I too wonder about their success and the pitfalls with the examples they lived with and I have told my daughter and my sons, if you don't see yourself married to this guy/gal with kids, don't date him/her. This may sound stupid but we cannot control who we fall for and many bona fide adults over the age of 25 do not have the where-with-all to walk away from someone they know they shouldn't be with when they love him/her. Why put yourself in that position, so the guy or girl who doesn't apply themselves in school, who is not involved in extra-curricular activities, who is partying all the time, who doesn't give a damn about anything or anyone, is disrespectful to his/her parents or other adults, is probably someone they don't want in their lives. Now certainly many people outgrow these behaviors and become productive adults but more often, those individuals that are doing the things to promote a successful future now will have one.

I have told them when they do date, to expect certain behaviors, my daughter is expected to have anyone she wishes to date meet me, I'll kill her myself if she ever goes running out to a vehicle if the guy doesn't have the courtesy to come to the door and is dumb enough to honk the horn, etc. For my boys, I let them know that they should be gentlemen and courteous but to expect reciprocal behavior from the girls/women they date, none of them should put up with poor treatment from people. That is not to say that they shouldn't understand that everyone has a bad day and people do have disagreements and there is a difference between occasionally being a poop and that being a significant component of your nature.

I've told them about a friend who is after 13 years and three children still happily married but the first couple of years, oy. They had a baby before they married, and another two years later, with financial stress, etc. they fought relatively frequently. She would call me and we would get down to she supposedly wanted to bail, and I would ask her, are you doing it because you really can't stand the man or because you are hoping that there is someone better out there? Because if it is the latter, you have some things to consider like the good father he is, yada, yada. Now, they still have a row now and again but they do enjoy each other's company, have been good parents both involved and united on that front, and several years later she told me that she would call me because she knew I would talk her down when other people she knew would have advised her to walk.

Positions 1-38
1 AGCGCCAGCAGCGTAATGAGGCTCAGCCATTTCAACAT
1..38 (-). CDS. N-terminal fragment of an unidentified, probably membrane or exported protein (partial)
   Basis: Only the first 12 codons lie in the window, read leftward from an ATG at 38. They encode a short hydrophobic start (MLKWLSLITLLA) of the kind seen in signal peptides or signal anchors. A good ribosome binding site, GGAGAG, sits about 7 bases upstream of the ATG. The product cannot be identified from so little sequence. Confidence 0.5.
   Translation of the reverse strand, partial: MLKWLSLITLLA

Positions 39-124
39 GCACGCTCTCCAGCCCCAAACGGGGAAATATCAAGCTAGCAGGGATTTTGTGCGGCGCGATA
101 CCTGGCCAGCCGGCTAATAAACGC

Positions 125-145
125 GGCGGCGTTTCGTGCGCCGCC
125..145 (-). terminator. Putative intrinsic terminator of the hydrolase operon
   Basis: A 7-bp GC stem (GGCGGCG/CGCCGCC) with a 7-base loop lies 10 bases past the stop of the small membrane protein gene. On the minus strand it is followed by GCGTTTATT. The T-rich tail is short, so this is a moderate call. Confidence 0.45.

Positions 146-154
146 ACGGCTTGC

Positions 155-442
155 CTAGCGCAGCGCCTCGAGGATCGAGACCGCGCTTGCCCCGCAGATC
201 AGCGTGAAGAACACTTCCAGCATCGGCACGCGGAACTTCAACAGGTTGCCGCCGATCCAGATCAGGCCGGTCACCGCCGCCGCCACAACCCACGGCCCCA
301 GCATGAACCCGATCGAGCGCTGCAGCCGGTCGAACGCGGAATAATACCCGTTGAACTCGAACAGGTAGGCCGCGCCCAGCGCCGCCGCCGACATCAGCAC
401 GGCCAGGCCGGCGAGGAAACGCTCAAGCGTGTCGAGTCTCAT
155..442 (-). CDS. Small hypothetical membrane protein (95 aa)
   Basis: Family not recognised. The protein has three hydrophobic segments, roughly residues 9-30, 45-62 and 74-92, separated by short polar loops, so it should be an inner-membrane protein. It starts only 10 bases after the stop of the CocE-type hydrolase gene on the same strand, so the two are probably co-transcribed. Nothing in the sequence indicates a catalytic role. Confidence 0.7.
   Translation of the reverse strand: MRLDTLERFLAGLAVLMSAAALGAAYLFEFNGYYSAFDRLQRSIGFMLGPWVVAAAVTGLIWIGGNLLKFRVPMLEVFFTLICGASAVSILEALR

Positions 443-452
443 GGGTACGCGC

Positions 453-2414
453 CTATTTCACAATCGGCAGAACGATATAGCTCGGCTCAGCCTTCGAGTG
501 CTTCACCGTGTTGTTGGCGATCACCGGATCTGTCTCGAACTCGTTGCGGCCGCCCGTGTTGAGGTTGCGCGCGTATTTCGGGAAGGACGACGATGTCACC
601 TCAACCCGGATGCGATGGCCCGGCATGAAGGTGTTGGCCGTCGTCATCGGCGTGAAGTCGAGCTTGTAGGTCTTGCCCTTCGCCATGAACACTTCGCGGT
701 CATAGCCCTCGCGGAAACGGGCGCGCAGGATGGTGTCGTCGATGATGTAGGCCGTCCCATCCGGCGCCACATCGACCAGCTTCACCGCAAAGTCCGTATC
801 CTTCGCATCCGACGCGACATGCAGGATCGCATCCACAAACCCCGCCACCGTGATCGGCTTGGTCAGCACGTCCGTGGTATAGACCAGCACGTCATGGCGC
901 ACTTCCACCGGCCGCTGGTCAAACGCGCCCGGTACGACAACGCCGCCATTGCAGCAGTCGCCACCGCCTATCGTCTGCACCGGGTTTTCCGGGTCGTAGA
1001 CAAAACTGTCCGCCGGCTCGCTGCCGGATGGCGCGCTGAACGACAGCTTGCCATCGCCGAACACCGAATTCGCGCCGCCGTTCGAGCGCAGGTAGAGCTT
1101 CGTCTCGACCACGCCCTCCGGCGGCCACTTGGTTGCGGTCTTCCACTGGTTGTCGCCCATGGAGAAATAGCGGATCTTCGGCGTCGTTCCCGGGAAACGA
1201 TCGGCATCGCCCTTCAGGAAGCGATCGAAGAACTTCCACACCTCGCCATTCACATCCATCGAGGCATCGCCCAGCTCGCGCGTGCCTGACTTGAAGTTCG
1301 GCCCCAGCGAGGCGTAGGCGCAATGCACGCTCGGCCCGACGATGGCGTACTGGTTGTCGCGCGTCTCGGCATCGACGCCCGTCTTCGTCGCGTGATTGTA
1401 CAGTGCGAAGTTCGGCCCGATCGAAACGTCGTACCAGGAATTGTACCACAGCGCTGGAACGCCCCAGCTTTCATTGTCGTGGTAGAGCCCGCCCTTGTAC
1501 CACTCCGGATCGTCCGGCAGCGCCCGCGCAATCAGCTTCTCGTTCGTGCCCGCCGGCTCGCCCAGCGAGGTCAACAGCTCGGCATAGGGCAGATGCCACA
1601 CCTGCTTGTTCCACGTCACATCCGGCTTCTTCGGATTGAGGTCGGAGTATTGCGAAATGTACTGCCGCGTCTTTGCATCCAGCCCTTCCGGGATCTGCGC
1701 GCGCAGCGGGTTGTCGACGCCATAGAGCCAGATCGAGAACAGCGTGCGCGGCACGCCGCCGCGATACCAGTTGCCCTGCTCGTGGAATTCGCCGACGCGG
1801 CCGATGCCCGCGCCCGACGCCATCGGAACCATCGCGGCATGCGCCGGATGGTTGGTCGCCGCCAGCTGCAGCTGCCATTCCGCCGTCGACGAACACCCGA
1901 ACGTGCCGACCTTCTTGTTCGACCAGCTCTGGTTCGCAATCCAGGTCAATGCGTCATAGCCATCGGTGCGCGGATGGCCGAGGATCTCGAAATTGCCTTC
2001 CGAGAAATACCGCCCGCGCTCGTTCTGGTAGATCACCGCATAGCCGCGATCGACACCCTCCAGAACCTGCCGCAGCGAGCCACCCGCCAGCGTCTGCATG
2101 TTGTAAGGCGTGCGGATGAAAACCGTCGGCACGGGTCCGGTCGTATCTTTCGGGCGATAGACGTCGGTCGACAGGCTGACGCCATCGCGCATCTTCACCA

I have told my kids to pay attention to how a boy treats his mother, how his father or stepfather treats his mother or significant other. Same family dynamics for a girl's family. While people can reject the models they are shown by parents, this is often quite difficult to do so better to find someone that comes from a happy, respectful home. For my daughter, whether a boy seems good around children because he is more likely to be a helpful, engaged, hands-on father should a relationship ever progress that far.

I have taught all three that they should wait until they are mature enough to have sex but only they can decide when that is right for them. I hope that they all have sex because it is part of a loving relationship and a progression of their feelings. For my daughter, that she wants to, not because she feels pressured, is afraid he will leave her or to make him happy rather than because she really wants to. For my boys, I have told them that they really should do more than listen for a no, try to make sure that it is really what the girl wants. I will skin both of them alive if I ever find out they are banging multiple women just to be adding notches to the bedpost. My daughter believes that until she is ready to have a baby, she shouldn't have sex because there is nothing that is 100% guaranteed no matter how careful one is. My boys similarly have seen their 30-year-old brother produce 7 kids with an idiot for a wife and their cousins having babies or siring them when they are 17 or 18. By 23, one of their cousins already had three kids with an ex-husband that had spent more time during their marriage in prison for DUI than out; oh, and she got married at 16, sigh.

I have talked to them about marriage and the many questions I did not ask myself about children, money, conflict resolution, faith, planning for the future, and other things that people have problems with in relationships. We have also discussed the number of good relationships we know about, which as you said, are very few and far between. I wish you had spoken with those people because I think that while they are happy, things are not happy all the time and most couples have experienced significant rough patches along the way and probably love each other more for getting through it.